When the thirteen colonies of British America declared their independence from King George III, it led to the Revolutionary War. The American leaders wanted to be free from rule of monarchs and create their own fate. We know what happened to the colonies, but what became of the king and his line?
During the 16th and 17th centuries, a king was believed to be appointed by God. Therefore, any decision he made was considered automatically right. Any rebellion against him was considered a rebellion against God. But those days were already coming to an end when the Revolution occurred.
The king was left with just two real powers. The first was that he could appoint ministers. The second was that he could veto any law passed by Parliament. However, the power of royal veto hasn’t been used since 1708. Today’s monarch does, however, still play two useful roles:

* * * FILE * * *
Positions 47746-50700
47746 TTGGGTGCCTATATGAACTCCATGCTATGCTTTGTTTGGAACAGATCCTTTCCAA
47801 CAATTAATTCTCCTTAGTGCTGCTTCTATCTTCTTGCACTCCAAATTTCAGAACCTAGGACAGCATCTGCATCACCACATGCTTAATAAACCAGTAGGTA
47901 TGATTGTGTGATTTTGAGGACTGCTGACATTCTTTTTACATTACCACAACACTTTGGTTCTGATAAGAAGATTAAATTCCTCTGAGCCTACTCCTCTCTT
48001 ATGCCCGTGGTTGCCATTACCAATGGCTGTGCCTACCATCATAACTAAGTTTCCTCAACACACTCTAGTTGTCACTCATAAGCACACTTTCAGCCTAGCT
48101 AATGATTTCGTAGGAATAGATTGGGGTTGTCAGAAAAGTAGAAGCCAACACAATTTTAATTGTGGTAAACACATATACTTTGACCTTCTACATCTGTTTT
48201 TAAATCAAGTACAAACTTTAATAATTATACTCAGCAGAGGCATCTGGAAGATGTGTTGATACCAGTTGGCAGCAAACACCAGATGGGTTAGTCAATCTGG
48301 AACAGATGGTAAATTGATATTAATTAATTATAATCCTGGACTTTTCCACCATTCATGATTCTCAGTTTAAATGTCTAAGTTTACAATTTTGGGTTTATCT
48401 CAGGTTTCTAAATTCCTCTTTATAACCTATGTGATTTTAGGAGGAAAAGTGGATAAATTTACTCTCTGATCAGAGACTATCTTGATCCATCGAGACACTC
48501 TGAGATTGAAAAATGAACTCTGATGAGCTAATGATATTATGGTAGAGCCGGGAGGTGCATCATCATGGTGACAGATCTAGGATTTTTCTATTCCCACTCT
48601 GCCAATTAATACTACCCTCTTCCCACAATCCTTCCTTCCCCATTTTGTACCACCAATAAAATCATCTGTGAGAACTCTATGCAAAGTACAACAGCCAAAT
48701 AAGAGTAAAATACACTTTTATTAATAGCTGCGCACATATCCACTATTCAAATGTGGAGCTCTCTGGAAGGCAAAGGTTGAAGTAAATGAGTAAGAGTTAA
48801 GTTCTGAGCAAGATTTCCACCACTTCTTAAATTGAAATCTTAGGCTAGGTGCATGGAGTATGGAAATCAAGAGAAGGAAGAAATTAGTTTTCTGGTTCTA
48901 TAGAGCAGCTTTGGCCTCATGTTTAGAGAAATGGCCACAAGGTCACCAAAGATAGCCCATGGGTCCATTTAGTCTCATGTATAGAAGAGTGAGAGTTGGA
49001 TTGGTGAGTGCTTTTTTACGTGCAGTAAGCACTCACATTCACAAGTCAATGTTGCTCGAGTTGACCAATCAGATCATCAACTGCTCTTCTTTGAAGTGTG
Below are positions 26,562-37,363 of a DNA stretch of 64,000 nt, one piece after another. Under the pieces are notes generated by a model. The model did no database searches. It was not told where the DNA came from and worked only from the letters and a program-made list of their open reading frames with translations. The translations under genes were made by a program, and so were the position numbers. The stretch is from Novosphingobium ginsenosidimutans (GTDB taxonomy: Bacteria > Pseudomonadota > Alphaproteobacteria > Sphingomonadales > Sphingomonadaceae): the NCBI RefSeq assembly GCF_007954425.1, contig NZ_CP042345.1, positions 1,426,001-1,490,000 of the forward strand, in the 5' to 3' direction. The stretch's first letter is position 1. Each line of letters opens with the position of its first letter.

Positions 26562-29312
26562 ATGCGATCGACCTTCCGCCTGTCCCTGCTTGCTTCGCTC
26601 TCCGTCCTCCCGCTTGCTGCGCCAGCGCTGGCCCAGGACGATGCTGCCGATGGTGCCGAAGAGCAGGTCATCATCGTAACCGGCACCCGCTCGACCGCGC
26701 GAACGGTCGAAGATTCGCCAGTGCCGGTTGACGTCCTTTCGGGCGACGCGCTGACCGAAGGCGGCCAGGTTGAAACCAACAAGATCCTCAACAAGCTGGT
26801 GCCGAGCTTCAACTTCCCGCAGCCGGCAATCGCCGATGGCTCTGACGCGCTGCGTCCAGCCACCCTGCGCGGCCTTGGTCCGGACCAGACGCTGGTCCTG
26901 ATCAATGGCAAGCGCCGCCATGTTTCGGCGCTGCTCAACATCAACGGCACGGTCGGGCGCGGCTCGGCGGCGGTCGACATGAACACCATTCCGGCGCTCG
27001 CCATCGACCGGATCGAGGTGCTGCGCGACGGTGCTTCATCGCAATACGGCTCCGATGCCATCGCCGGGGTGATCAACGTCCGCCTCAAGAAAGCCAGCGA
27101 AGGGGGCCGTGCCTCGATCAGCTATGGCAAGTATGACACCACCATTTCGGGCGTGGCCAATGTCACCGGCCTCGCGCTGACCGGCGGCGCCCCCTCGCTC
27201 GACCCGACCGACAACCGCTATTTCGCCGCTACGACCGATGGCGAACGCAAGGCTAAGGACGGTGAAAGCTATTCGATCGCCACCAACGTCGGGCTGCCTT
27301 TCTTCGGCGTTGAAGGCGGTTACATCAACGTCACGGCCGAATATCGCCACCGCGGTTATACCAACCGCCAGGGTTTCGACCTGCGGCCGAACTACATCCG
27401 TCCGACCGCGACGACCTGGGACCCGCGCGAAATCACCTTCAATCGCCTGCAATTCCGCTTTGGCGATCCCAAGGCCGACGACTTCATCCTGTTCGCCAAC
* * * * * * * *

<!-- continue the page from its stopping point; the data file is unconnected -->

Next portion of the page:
- When no side is able to form a majority in the Parliament, he or she can give strong “advice” on appointing a caretaker government.
- If the Prime Minister loses a vote of no confidence and refuses to step aside, the king or queen could dismiss the person (although they would only do so with the consent of Parliament).
Today, the British have a similar relationship with their government as Americans. They vote, and sometimes they stand for office. Despite the split between the two nations all those years ago, the governments and the people have gone in a similar direction.